Don't fall for the old myth that simply removing the cork will make a difference. We get some expert advice about when you should – and shouldn’t – give wine a chance to breathe…
Don’t just open the bottle and let the wine stand
A wine generally needs 60 minutes to aerate properly
Go easy with an older vintage: you could kill it by aerating too much
How to let a wine breathe
Opened a bottle of wine in advance of drinking it, in the hope that the wine will ‘breathe’?
Well, unless the wine is fully decanted, just opening it early and leaving the bottle to stand will have little to no effect.
This is because not enough of the wine has come into contact with the air, if it’s still in the bottle.
This is also why a bottle of wine can generally stay fresh for a couple of days after opening.
Depending on the wine, Clément Robert MS, head sommelier and wine buyer at 28-50 wine bars, recommends giving a wine 60 minutes, on average, to aerate.
When should you let a wine breathe?
‘I always give the same advice to people,’ said Robert. ‘It is important to have researched the wine; to know the character of the wine and how it should taste.
‘If you were, for example, in the presence of a fragile wine, like an old vintage bottle, then I would not risk aerating it too much. I would probably open it in advance and try to find the right type of glass.’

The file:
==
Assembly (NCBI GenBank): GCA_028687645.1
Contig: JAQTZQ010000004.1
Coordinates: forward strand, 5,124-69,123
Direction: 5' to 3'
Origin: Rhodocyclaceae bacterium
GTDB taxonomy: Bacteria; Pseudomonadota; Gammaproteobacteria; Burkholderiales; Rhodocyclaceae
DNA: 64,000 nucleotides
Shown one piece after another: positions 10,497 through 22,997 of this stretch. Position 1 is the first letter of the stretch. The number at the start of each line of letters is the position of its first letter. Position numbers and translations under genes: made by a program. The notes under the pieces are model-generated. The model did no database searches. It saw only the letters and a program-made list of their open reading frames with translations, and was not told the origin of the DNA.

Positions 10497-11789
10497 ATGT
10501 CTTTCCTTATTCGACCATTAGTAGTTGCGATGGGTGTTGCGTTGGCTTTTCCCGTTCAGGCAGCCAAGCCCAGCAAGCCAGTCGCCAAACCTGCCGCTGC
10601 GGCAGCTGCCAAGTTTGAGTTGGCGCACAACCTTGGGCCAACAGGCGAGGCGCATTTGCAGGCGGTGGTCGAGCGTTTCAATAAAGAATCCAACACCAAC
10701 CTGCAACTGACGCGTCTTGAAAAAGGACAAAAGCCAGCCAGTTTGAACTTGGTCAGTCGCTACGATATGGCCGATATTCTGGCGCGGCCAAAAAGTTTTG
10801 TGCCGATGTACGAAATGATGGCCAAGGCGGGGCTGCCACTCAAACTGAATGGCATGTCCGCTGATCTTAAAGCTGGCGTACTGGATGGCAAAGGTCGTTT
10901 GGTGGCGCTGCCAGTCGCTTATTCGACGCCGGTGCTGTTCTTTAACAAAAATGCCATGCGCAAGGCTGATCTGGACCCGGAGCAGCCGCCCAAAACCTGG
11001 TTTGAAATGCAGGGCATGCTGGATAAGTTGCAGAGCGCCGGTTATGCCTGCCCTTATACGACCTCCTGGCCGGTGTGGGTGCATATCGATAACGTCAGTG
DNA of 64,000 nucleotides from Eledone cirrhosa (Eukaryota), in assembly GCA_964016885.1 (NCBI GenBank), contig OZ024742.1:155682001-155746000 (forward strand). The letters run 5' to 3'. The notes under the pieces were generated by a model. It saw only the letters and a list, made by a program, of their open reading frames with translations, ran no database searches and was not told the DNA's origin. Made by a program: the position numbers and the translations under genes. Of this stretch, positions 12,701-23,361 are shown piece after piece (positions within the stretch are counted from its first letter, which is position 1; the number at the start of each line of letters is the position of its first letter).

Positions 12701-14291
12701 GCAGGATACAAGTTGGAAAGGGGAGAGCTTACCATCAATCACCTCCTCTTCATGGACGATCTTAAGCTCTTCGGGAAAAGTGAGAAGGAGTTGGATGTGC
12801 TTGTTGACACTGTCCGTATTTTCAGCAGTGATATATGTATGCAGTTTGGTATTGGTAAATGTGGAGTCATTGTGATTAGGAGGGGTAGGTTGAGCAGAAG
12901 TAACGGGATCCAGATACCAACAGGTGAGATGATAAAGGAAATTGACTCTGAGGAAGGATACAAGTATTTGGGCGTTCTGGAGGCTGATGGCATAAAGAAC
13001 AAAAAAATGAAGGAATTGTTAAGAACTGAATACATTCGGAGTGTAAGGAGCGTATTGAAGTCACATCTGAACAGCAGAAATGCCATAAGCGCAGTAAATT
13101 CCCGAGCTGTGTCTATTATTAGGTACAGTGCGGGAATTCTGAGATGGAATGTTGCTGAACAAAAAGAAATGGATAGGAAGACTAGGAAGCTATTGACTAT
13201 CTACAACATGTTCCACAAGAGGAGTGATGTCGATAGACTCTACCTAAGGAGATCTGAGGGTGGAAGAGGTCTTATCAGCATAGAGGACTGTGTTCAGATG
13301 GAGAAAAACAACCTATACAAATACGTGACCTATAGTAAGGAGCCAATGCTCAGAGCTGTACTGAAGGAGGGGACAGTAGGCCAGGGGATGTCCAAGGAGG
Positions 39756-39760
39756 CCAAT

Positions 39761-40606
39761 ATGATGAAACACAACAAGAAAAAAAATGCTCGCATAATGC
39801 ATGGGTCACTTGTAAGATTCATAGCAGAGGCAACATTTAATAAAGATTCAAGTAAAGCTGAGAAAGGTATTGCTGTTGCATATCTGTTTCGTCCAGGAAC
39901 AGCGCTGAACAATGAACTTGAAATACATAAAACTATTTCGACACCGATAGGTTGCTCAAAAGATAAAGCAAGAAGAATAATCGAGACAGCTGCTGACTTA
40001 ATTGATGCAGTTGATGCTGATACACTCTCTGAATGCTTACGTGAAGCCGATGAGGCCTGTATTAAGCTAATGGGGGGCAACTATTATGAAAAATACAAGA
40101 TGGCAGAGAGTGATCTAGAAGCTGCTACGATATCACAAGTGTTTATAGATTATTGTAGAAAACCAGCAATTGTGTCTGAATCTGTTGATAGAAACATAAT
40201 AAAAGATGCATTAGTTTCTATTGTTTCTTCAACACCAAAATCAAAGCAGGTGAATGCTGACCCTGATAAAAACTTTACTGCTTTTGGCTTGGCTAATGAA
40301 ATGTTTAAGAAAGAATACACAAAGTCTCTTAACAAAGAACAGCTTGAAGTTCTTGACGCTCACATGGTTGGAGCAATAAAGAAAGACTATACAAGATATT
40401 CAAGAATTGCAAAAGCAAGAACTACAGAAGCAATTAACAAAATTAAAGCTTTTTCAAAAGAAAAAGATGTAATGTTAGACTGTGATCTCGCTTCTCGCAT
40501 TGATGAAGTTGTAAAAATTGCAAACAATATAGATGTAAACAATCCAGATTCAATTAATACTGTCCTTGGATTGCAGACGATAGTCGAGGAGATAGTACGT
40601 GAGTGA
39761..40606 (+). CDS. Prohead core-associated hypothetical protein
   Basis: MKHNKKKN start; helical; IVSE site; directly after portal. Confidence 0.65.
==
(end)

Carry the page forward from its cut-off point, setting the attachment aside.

‘Personally, I would recommend a Bordeaux glass rather than pouring it in to a decanter.’
At the Château Léoville Las Cases masterclass at the Decanter Bordeaux Fine Wine Encounter 2017, the wines were all double decanted – poured into a decanter, then back into the bottle.
‘It’s good for the young vintages to do this, for more aeration,’ said Pierre Grafeule, director of Léoville Las Cases.
‘It’s definitely better to double decant if you can – give it at least one hour.’
When shouldn’t you let a wine breathe?
You need to be careful with old vintages, and not aerate them for too long.
‘You could transform a great wine into vinegar by letting it breathe for too long,’ said Robert. ‘Old vintages are the most fragile.’
It can also depend on the kind of wine, and flavour profile.
‘Personally, I would not carafe or decant a Pinot Noir as I like the primary characters of the grape.’
In the case of most white wines, Steven Spurrier says, ‘because they don’t have tannins, the need for aeration is rarely necessary.’
‘However, I would decant young and old white Rhônes and mature Alsace Rieslings – and both at the last minute.’
Translated by ICY
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